The Chris-Craft Sail Yacht and Caribbean 35

Brace yourselves stink potters, the granddaddy of all production power boat builders, Chris-Craft, was once a builder of sailboats—a fact that even surprises a few old salts from the blow boater side of the aisle. 

In the early 1960s, Corny Shields, sailing’s legendary “Gray Fox of Long Island Sound” purchased a controlling interest in the Chris-Craft Corporation. Soon after, Shields commissioned Sparkman and Stephens to design Chris-Craft’s first sailboat—the Sail Yacht 35, which was introduced in 1963. 

Over the next 15 years, Chris-Craft went on to build eight sailboat models between 26 and 42 feet, but the Sail Yacht, later renamed the Caribbean 35, holds a number of distinctive “first” honors. Foremost among them, this was the first fiberglass boat built by Chris-Craft. The model is believed to be the first Chris-Craft designed by an outside design firm. And, literally last but perhaps not least, the Caribbean 35 was the last sailboat built by Chris-Craft when they discontinued sailboat production in the mid-1970s. 

Although Shields was a well-known racing sailor, he was a very successful businessman and smart enough to leverage his new company’s long-standing reputation for building comfortable motor yachts. The noted design firm of Sparkman and Stephens was chosen to design Chris-Craft’s first sailboat offering. Even by the standards of the day, her sail area was modest, horsepower was abundant, and she had a center cockpit aft cabin arrangement. The choice was made to market the model as the Sail Yacht 35, but they could have just as well called her the Motorsailer 35.

As noted above, this was the first Chris-Craft to be built with a fiberglass hull, although the superstructures of early models were stick-built (piece by piece, in place) of fiberglass, marine plywood, teak, and mahogany. The later Caribbean models were built with a molded fiberglass composite cabin and deck structure. The quality of construction is typical of production-built fiberglass boats of the 1960s and 1970s. The newest models are now at least 30 years old, the oldest well over 40, and it’s unreasonable not to expect to have to invest a little time and money for renovations and repairs. Hulls are typically sound, although rudders and their attachments can be problematic. Fiberglass attachments of bulkheads and joiner work are likely to suffer some degree of detachment. However, deteriorated decks and superstructures are, by far, the biggest and potentially the most expensive problems found with both models.

Both the Sail Yacht and Caribbean are center cockpit models; although, there are some quite noticeable differences between the two. The forward cabin and aft cabin of the Sail Yacht 35 (pictured) are on the same plane with a motorsailer-type fixed windshield forward of the companionway and three rectangular ports in the cabin side. The Caribbean model has a slightly raised doghouse at the aft section of the forward cabin with two large fixed windows in it and four small rectangular opening ports. Although the cockpits of both models are small, that of the Caribbean 35 is even smaller; a concession to better accommodations and a below deck passageway from the forward to the aft cabins.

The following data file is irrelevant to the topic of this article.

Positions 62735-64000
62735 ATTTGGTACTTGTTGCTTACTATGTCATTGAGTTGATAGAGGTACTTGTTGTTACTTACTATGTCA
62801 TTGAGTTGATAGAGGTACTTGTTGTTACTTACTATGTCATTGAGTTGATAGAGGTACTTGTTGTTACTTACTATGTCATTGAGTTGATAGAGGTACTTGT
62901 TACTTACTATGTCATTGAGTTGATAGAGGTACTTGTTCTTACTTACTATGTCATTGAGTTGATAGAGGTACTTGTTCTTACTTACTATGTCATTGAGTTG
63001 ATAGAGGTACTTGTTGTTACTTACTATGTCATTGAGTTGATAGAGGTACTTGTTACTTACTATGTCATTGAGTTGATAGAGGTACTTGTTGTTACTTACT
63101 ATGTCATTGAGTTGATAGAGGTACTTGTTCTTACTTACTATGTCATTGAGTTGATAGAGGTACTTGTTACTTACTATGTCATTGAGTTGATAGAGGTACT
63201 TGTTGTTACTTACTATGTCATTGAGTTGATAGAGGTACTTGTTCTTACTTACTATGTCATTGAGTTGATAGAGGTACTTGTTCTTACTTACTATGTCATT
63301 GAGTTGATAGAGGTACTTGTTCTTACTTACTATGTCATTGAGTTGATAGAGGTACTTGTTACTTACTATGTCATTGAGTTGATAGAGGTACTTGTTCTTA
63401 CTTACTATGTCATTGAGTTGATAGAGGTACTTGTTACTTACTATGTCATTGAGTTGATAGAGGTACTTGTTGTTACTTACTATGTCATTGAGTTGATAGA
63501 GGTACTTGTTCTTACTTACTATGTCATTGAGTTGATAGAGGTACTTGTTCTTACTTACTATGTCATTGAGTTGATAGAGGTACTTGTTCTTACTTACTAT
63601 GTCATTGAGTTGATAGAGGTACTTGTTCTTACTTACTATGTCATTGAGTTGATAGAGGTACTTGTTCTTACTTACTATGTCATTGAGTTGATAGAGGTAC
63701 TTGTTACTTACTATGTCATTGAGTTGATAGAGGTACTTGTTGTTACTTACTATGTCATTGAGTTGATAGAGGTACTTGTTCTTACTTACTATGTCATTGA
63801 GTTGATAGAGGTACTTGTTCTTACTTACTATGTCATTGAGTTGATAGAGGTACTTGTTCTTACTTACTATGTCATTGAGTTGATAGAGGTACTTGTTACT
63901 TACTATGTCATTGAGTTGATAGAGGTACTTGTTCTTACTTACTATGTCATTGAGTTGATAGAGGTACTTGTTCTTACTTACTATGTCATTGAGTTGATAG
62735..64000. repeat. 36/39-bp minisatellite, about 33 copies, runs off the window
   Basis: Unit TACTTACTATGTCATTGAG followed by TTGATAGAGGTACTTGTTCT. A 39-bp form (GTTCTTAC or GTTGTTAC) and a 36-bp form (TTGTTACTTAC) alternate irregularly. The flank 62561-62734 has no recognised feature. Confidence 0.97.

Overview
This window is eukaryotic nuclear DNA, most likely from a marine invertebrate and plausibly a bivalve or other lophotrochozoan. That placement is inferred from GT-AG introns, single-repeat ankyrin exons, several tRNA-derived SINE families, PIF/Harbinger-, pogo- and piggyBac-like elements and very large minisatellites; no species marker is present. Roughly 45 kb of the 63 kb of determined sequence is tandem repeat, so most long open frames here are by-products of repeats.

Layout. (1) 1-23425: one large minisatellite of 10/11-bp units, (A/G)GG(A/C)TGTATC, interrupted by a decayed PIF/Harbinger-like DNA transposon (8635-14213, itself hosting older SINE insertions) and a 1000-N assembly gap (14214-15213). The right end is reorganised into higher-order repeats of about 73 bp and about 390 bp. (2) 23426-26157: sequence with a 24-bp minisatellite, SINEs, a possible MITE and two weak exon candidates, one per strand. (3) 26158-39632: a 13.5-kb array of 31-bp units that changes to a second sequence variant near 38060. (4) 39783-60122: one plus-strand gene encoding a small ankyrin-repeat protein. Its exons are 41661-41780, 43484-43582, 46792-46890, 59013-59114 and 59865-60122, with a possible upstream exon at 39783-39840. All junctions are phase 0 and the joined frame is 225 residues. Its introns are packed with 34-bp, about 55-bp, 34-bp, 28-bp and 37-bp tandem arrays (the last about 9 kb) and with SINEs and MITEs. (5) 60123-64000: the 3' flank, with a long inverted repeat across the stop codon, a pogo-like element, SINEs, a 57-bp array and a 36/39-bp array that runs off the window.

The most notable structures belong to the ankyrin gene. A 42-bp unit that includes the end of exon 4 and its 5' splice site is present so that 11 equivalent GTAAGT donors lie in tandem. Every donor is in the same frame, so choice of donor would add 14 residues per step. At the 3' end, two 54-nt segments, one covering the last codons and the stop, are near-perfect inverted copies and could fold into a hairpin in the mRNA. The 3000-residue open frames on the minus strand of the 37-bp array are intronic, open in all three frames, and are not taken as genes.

Unlike modern production cruising boats whose arrangements may be planned first and the boat designed around them, the accommodations of the original Sail Yacht 35 seem almost an afterthought and are dated even by early 1960s standards. There is a very large forepeak for sail storage and accommodations up to the main saloon which features port and starboard settees, the backs of which raise to make upper and lower bunk berths. There is a centerline drop-leaf table between the settees for dining and a very small and minimally equipped galley aft to starboard. The head with shower is to port. The aft cabin is accessed from the cockpit and has port and starboard single berths with a less than private potti between the two.

With the introduction of the Caribbean 35 model, arrangements were considerably improved. They included a traditional V-berth cabin forward followed by a starboard head and shower with storage lockers to port. The main saloon has a starboard dinette that converts to a small double berth and a port galley. A port-side passageway leads to the aft cabin, which has single berths port and starboard, a settee between them, and a small private head.

The original Sail Yacht 35 was powered by a 60-horsepower Chris-Craft gasoline engine, and a 30-horsepower Westerbeke diesel was offered as an option. Over the years of production, other auxiliary power options included Westerbeke, Volvo, and Perkins diesel engines between 30- and 75-horsepower. 

It seems clear that comfort, and not speed under sail, was the primary consideration with this design. Even by 1963 standards, the displacement/length ratio of 347 and sail area/displacement ratio of 13.4 would likely have been thought to be indicative of sluggish performance. A little sluggish perhaps, but Sparkman and Stephens designed an easily driven hull, which, by most reports, is a respectable performer particularly considering these performance indicators.

Several Sail Yacht and Caribbean 35s are currently offered for sale on the web at prices ranging from $20,000 to $44,000. Sales reported over the last year have ranged from $6000 to $25,000, and on average, selling prices were 24 percent below the asking price. 

Admittedly, owning one of these classics is a labor of love and not for anyone who isn’t willing to invest a lot of sweat equity, but the Sail Yacht and Caribbean 35 offer an opportunity to sail a piece of history—the first production fiberglass boats from a manufacturer who captured the imagination of boat lovers everywhere. 

LOA 35’
LWL 28’ 6”
Beam 11’ 0”
Displacement 18,000 lbs
Draft 4’ 8”